Especially in crises, one must proceed most cautiously In. In every important juncture, each step must be profoundly considered; as little as possible should be left to chance. At all times the General should see things only as they are and attempt what is dictated by Particularly,. His troops are extremely well disciplined, he exercises them incessantly. Always himself at their head, they and with arms baggage marches of three hundred perform stadia with alarming expedition and making no difference to. Should the Boers assume offensive operations, the Engarmies with their long and thinly guarded lines of communication, would be placed in great jeopardy.

By Chas. Goldman, war correspondent with Gen. French, who, with a mere handful of troops succeeded not only in. There, he will await the arrival of twenty-two transports now en route from. French reached De Arr. Meanwhile a detachment under Major still. French by his skillful tactics held a powerful force of Boers at bay, checked their descent into the southern part of the colony, defeated their attempt to display the Vierkleur across the cape peninsular, and materially influenced, if not absolutely determined, the entire future of the.

Bloemfontein to Pretoria, initiating the operation by the concentration of large forces on the forming there an advanced base. Buller attempt to pierce the line of Boer vedettes posted upon the Spion Kop and concealing as near as can be determined from the present meagre facts, either the Second, or the Fourth Ambuscade.

Warren and his command and watching him intently. Friday, Jan. Warren began a long, circuitous march to the westward for the purpose of. Warren, having crossed the Tugela River with the bulk of his troops, ordered a frontal attack. Our men behaved splendidly under a. Boer main position. Vide "Secret Instructions" of Frederic the Great. Warren has been engaged all day chiefly on his left, which he has swung forward a couple of miles. Warren holds the position he gained two days The Boer position is on higher ground than ours ago. An attempt will be made tonight to seize Spion Kop.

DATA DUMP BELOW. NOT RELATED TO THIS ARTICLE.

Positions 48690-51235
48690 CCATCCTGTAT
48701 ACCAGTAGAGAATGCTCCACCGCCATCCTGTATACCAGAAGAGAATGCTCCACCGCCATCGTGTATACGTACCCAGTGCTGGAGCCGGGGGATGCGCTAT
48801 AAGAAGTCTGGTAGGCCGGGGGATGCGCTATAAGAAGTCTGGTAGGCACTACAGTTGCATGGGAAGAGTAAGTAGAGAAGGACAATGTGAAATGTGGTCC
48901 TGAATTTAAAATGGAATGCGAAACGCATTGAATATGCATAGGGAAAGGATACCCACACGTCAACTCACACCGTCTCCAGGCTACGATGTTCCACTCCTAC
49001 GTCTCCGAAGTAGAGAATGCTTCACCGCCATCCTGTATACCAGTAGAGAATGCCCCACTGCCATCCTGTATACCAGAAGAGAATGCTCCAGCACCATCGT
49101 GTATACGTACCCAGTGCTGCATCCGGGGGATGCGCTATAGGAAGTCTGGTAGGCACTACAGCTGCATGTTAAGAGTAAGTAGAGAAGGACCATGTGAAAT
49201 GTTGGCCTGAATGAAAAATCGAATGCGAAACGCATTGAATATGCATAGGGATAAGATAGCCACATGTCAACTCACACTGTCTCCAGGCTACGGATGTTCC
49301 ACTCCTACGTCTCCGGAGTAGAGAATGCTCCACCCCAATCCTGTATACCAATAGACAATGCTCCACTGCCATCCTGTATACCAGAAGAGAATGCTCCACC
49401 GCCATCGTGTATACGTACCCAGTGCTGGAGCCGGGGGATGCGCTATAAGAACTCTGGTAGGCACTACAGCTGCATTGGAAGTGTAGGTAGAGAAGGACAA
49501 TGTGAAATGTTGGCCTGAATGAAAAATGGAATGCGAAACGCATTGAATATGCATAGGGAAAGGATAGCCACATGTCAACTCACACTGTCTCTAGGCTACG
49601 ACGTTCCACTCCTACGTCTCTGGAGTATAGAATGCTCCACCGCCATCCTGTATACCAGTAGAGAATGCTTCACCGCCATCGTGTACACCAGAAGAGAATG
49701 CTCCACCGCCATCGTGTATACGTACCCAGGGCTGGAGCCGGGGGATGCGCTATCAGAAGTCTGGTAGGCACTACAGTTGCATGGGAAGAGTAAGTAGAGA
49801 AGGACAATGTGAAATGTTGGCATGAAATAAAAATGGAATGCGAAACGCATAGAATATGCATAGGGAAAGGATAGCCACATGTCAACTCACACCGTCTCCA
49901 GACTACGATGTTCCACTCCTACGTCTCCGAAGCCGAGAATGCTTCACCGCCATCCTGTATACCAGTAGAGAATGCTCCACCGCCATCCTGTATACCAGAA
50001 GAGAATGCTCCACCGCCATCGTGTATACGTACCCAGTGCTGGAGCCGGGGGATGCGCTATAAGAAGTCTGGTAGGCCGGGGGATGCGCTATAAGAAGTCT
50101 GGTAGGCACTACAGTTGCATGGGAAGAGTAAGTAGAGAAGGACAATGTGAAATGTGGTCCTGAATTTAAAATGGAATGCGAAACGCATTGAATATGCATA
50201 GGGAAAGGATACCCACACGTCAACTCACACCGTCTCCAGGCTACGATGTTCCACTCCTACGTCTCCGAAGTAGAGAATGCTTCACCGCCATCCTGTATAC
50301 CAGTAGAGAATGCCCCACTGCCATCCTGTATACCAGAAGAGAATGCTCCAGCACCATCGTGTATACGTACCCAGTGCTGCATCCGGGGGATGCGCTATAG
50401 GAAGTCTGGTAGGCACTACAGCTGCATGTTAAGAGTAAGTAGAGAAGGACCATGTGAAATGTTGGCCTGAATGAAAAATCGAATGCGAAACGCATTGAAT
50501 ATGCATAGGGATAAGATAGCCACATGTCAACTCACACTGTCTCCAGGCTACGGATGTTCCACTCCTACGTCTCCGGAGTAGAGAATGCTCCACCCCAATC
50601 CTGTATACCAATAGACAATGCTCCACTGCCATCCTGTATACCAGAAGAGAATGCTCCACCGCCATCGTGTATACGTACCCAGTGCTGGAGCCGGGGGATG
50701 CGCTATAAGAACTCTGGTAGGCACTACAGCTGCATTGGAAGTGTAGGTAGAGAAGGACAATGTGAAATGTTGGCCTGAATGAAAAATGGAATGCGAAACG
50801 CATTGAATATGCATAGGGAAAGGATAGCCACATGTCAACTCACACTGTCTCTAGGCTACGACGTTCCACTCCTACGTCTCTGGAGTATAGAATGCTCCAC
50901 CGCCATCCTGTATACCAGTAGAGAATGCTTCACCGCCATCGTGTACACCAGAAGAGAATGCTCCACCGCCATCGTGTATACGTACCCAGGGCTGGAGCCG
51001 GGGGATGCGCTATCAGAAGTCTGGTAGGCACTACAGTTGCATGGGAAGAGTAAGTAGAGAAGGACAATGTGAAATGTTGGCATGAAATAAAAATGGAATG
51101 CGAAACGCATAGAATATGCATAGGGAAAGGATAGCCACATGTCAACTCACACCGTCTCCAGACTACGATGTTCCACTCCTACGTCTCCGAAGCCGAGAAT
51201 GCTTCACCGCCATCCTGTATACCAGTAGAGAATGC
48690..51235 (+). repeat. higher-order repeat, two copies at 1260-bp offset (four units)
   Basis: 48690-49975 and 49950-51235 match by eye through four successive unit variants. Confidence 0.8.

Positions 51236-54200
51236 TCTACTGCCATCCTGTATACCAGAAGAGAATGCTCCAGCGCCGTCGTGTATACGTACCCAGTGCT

Warren's garrison, I am sorry to say, I find this morning had in the night abandoned Spion Kop. Accordingly I decided to withdraw the troops to the south side of the Tugela River. By Capt. Slocum, U. Attache with British Army. The main supply park of the army was attacked by the enemy near Watervale Drift. One hundred and fifty of these wagons and three thousand oxen were captured by the Boers. His transport was nearly all captured and his army tion. The crisis still further developed when a coubrought the report that the Boers were in position at Watervale Drift and commanding the ford with artillery.

As the commander on the ground he is entitled to all the glory and must assume all the blame. One of the ablest of the Boer generals, he is the only one in. Commander Ferrera permitted French to get around. Cronje off from his natural line of retreat across the Vaal and compelled him to flee toward Bloemfontein. Instead of first executing Ferrera and then blundered.

This was fatal. On the contrary, surrounded by the mightiest army the British empire ever put in the field and enveloped in. Antiochus, King of Syria, reviewing his immense but untrained and undisciplined army at Ephesus, asked of Hannibal, "if they were not enough for the Romans. Advantage in Organization consists in having one or more Corps d'armee which in equipment or in composition are so superior to the hostile corps to which they may become opposed, as entails to them exceptional facilities for the execution of those tactical area.